Hybridising Mini Sinningias is fun
Andy Kuang is a member of the Early Morn Society in Victoria. He is a marvellous grower of Gesneriads and in particular Sinningias. Andy is a great bloke to meet and talk to and his views on hybridising Sinningias comes from years of experience. The article is one of two that we will feature and the photos are taken by Andy himself.
Sinningia is a genus of flowering plant in the family Gesneriaceae, the African violet family. It is probably the most popular and easiest of all Gesneriads to grow after the African violet. There are about 74 species of tuberous perennials and small shrubs native to the rainforests of South America.
Since the first mini Sinningia hybrid Dollbaby was created in 1963 crossed between pusilla and eumorpha. It opened a whole new world to the mini Sinningia growers and hybridisers.
Sinningias size varies from 2-3 cm micro mini to 8 cm medium size and the large size. There are different range colour flowers with different markings. Mini Sinningia hybrids can flower all year round if they grow in the right conditions.
Hybridising mini Sinningias is fun, you can create different sizes and different colour mini Sinningias, and some hybrids even have scent.
Firstly you need to setup a plan to decide what results you are going to achieve. For example, I want to create a nice compact plant with bright red flowers, or I want my hybrids to have a perfume smell.
Secondly, after you set up your goal, you need to select the parent plants to achieve what you want. Select the plants with the strong desire characteristics. If you want red colour flower seedlings, you need to select both parents with red flowers, purple and blue are the most dominant flower colour. Normally select the seed pod parent with nice rosette symmetry leaf pattern and pollen parent with strong flower characteristics.
Then you need to grow your selected plants to the flower stage.
When the seed pod plant flower fully open, use one hand hold the calyx gently and lift the tube of the flower slowly upward by another hand, pulling at the same time to remove the flower tube. Now you can see the stigma and anthers. Use the scissors to cut off the anthers to avoid self-pollinating. After about 4 days, check with your flowers; when you see the stigma is open up and shining, at this stage the stigma is ready to accept the pollens. Use the paint brush or any other handy tool to apply the pollen from your selected plant to the stigma. I usually apply this two to three times to make sure that some pollen sticks on the stigma. You now need to mark the flower with a colour string so that you don’t accidentally remove it.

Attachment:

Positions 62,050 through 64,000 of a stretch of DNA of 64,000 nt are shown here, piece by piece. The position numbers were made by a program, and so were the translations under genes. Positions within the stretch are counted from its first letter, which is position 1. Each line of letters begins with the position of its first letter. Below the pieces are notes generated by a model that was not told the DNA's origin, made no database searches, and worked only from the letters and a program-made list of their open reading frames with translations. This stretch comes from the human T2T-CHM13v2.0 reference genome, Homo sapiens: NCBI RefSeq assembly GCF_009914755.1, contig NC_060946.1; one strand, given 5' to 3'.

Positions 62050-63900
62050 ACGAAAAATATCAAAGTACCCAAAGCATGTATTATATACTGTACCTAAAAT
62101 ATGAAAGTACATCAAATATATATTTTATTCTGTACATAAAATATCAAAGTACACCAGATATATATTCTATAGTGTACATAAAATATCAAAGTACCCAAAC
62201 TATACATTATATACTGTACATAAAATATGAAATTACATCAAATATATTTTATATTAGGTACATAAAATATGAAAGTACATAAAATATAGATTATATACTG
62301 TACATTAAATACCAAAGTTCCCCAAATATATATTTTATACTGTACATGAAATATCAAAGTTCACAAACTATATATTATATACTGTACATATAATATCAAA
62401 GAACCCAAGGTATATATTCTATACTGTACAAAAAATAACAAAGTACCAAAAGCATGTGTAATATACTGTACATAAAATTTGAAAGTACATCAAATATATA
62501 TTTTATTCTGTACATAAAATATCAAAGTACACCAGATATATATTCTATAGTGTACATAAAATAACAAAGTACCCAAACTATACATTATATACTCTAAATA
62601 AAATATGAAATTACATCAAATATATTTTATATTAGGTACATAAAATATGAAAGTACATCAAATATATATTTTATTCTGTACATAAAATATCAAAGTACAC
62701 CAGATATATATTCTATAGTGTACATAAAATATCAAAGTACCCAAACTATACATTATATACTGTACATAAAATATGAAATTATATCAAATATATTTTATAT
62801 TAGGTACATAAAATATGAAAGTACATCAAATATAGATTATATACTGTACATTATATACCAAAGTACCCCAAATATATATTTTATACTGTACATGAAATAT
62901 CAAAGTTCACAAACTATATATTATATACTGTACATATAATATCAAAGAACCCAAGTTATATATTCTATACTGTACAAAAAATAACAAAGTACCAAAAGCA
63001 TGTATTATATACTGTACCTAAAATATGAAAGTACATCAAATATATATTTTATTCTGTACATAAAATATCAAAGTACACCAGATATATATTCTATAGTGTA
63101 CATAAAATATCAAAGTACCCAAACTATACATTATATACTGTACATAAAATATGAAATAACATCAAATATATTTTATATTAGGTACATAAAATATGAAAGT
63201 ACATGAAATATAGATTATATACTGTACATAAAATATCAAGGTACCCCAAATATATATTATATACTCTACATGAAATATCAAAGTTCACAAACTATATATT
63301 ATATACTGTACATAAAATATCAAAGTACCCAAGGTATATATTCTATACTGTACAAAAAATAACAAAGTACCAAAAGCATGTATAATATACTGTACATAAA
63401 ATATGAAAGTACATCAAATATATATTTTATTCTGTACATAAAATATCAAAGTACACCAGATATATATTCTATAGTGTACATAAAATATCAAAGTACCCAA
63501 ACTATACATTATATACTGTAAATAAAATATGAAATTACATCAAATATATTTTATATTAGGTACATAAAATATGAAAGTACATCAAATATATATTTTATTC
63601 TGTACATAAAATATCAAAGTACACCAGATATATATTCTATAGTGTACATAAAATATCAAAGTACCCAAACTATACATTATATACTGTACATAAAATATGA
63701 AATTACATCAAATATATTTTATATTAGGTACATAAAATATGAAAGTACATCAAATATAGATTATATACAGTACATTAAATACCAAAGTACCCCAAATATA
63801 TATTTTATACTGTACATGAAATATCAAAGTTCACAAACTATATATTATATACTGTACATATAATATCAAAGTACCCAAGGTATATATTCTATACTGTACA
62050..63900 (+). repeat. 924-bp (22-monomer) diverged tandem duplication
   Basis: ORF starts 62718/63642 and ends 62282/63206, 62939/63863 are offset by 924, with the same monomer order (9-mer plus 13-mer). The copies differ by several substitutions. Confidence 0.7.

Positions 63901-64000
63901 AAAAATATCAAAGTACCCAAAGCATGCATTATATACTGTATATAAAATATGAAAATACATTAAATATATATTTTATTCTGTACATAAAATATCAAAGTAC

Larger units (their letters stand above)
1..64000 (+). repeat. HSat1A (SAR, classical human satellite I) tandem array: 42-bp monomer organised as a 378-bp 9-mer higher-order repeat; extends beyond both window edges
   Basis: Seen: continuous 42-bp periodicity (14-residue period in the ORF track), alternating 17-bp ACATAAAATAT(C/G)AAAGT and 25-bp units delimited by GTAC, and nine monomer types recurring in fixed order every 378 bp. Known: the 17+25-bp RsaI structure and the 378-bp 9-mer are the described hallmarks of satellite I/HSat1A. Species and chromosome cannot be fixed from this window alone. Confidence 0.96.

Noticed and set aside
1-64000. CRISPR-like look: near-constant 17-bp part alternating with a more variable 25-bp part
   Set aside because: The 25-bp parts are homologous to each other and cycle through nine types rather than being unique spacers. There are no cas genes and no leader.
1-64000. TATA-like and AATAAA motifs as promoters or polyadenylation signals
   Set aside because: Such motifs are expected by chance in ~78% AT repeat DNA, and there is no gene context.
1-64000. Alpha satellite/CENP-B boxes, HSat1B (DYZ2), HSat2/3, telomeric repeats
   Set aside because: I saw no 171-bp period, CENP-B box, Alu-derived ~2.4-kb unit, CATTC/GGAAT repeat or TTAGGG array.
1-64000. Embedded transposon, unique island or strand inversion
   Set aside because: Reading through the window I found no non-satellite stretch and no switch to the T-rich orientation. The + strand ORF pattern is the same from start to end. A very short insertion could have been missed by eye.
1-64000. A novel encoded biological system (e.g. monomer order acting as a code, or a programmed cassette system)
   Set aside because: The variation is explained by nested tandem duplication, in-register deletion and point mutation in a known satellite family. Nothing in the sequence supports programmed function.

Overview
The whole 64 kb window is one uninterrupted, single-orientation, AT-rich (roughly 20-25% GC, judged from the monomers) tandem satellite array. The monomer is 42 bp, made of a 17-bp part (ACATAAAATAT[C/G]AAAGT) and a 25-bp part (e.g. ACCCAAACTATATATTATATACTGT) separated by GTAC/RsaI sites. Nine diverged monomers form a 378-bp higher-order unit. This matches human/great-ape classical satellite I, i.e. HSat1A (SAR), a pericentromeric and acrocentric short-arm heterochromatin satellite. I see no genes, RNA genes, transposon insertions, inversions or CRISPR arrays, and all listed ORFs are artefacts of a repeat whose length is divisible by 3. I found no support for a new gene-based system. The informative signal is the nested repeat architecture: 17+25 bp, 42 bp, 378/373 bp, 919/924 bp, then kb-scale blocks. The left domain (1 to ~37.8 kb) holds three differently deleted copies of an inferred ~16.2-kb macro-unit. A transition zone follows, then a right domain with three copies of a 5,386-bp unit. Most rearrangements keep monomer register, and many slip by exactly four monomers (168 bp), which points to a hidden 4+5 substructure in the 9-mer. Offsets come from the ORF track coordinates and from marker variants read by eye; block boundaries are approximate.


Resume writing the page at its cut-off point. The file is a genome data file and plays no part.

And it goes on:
Write down the records of both parents’ details and the date of the cross.
Quite often it is hard to get two of your Sinningia parents to flower at the same time. You can collect the pollen and store them for future use. I find the pollen is still viable in one year if you store them covered in dark paper and in cool conditions.
It depends on the weather, in the hot summer season; seed pod will turn brown and split in about 30 days. In the cooler weather, seed pod may need little bit longer to mature.
After you harvest your seed pods, let them dry out about 2 weeks, then you can collect the seeds. You can sow the fresh seeds or store them for future use.
Here are some of my own experiences hybridising with mini Sinningia.
I use some of the species as pollen parent to cross to the mini Sinningia. I have done these hybrids: Orion cross araneosa, create Sinningia Marge with beautiful red flower.
PK’s Nicole cross guttata, create Sinningia Edward with very nice flowers with lots dots and lines on the throat.
I also use the micro mini Sinningia species pusilla White Sprite as seed pod parent cross with other mini Sinningia and species and create some remarkable results. I cross pusilla White Sprite with a seedling of (Texas Zebra x leucotricha) and create a beautiful small size Sinningia Pamela with delicate peach pink flowers. I cross pusilla White Sprite with lemon scent cream yellow flower species conspicua. I got a few seedlings from this cross; they are all looking similar. The size between the micro mini and the large one, all with pale mauve flowers with some purple markings on the throat. I can smell the lemon scent from one of the seedlings.
I have tried to create some petal double mini Sinningias, but the results are not good as I expected. I used double Sinningia Orion as seed pod parent cross with some other mini Sinningias and I only get about 10% of double Sinningias. The best result is Orion cross with Mark Twain and I have one seedling with big purple fully double flowers, another cross between Orion and a red seedling and I got a red double seedling.
Hybridising with mini Sinningias is lots of fun, I encourage all of you have a go and create some beautiful hybrids of mini Sinningias.
Strep hint: A suggestion is to start repotting outdoor Sinningias sometime in late July (even earlier for some if you can manage it). Usually most of them would be finished by now. Just doing a few each day is the trick.
Two of Andy Kuang's (The Early Morn Society in Victoria) recent Gesneriad hybridized outcomes.
Next Meeting: Our Society's next meeting is the third Saturday (the 16th) in April 2015. It is held at the MANNING ACTIVITY CENTRE, at 3 Downey Drive, Manning. Click here for a site map.